Staggered design? Brick layout? – Suggests ‘sketchbook’ format

Examples of Own Sketchbook Work (Spontaneous Compositions) Scattered, haphazard, overlapping content.


Initial composition of how the content would look. I’ve also used a custom cursor, developing my sketchy, brutal aesthetic into all parts of my web design. Below is how I’ve taken a custom downloaded cursor, colour-filled with a complementary colour to keep brand and concept consistent and edited pixel quality to look sharp and professional.

Before & After Improved Cursor Quality


On Photoshop I composed a GIF file that introduced myself as a designer, intended to display on the homepage. This ‘introduction’ is set to include various ’emojis’ and visual icons, emphasizing the playful and contemporary intentions/ideas. Also delivering an interactive element that captures the attention of the audience, leaving a memorable and stimulating impact.

This GIF sits nice and centre within the page and fully encased within the screen size. I have used the basic font just to test how the content would sit and look according to the page, with intent to change the typeface. 

I also want this particular content to be transparent, seemingly sat against the background, appearing as it’s lifted from the page – integration suggestion – directly on the page.

Visual Composer – How The Content Sits

Testing various fonts, I found the Google font ‘VT323’ (Therefore working across all platforms used to access the page) that embodies pixelation – stressing digital, ‘raw html’ aesthetic.

To begin with this typeface was too narrow, appeared to have been compressed. I’ve adjusted this to ensure a balanced appearance (and so the text was legible). (Before and after above and below)

 

The final GIF

Once set on the page, it appeared I struggle to fill space and content. All the information is delivered instantly to the landing screen, compressed together in a collective paragraph.

The content itself appears as too spaced together? The viewer could do with less content, as the landing page would appear too cluttered. It needs space to ‘breath’, which consequently gives a chance for the audience to view the ‘presentation’ at a gentle and easy pace.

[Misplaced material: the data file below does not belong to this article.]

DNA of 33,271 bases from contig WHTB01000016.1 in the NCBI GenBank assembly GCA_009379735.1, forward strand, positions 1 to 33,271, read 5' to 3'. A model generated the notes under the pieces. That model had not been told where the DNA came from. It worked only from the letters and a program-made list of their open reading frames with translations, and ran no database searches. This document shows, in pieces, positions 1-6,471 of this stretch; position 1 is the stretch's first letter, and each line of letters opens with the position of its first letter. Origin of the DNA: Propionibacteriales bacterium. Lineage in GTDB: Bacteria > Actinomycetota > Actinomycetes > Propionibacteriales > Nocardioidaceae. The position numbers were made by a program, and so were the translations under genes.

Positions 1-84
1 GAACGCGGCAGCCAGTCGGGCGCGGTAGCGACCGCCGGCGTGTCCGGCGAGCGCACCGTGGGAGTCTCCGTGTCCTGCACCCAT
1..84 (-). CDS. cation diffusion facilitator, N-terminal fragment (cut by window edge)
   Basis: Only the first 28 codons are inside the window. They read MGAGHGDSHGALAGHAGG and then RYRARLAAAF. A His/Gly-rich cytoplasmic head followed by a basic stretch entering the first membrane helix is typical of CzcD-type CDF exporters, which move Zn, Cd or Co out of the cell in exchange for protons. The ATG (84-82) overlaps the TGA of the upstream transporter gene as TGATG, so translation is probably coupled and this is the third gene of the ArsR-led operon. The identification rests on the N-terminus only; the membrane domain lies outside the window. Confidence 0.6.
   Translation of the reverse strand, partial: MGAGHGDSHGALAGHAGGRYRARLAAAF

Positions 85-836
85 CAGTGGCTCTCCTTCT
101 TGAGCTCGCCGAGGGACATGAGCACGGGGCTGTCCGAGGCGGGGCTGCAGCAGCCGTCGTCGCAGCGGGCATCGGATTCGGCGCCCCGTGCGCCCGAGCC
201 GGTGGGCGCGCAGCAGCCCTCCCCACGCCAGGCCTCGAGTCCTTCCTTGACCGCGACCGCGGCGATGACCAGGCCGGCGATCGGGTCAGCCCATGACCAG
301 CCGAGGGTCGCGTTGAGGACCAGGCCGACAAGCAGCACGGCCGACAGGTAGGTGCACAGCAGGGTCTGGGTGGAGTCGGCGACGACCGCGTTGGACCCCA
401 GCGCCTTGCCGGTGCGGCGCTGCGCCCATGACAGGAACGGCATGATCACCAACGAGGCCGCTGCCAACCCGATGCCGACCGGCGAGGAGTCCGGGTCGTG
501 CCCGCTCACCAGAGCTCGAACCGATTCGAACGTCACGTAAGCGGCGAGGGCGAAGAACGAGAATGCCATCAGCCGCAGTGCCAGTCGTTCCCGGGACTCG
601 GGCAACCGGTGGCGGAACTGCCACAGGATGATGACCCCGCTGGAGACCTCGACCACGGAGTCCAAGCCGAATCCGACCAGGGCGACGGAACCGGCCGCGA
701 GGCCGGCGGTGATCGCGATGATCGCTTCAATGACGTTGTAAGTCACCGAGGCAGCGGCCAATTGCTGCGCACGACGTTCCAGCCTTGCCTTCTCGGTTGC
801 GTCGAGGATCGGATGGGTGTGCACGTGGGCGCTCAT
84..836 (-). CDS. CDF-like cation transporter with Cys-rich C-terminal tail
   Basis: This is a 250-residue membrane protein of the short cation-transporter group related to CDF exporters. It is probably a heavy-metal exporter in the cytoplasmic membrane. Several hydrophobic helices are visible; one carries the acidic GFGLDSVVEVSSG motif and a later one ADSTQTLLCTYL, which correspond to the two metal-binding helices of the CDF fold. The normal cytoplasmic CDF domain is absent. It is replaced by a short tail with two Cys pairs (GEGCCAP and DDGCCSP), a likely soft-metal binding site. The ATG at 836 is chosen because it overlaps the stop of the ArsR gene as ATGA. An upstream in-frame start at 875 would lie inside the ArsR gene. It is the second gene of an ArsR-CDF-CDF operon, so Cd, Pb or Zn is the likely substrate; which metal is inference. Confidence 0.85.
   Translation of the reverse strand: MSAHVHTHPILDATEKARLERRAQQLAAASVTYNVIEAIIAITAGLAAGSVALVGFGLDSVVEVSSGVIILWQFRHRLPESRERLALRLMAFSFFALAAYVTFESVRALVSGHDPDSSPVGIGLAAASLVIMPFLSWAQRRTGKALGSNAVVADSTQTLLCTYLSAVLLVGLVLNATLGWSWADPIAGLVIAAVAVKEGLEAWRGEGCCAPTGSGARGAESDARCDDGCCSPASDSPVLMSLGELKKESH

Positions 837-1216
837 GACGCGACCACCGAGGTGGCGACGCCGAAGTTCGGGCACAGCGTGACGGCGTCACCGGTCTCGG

Quick changes to see how the information would be perceived (also in a mono-space typeface, keeping the raw aesthetic however is more naturally spaced or leaded).

Design + Aesthetics

Looking at the variety of work that I’ve produced, my brand has become tactile, colourful and playful. I want to communicate this aesthetic and visual style across my online image so I’m researching various website designs, content, mechanics etc.

My Work


I’ve gathered a small selection of different websites I’m visually interested in, below:

  • Sticky, raw Content
  • Challenging Functionality
  • Sketchy Aesthetics
  • ’90’s stylisation?
  • Flat imagery? Scanned?

After some research, I’ve come to understand a new web trend which understands my aesthetics and what I’m trying to replicate – Brutalism.

The trend came around a few years ago, however has only become largely seen recently. Brutalism partially refers to the architectural trend of the 50s, 60s and 70s, which was brash and confrontational, built with concrete materials and was uncomfortable to the eye. The Washington Post reported that “the hottest trend in Web design is making intentionally ugly, difficult sites”.

Brutalist Websites have been collecting sites that adopt this theme since 2014. They say:

“In its ruggedness and lack of concern to look comfortable or easy, Brutalism can be seen as a reaction by a younger generation to the lightness, optimism, and frivolity of today’s web design.”

They identify with key features such as:

  • Repetition
  • Raw Materials
  • Basic CSS
  • Disregard of Beauty
  • Harsh, Irrelevant Content

The rise of this web trend could be seen as a rebellion to the predictability and political similarity of commercial and social platforms. The idea of Brutalism reminds us the potential of the internet and to break boundaries.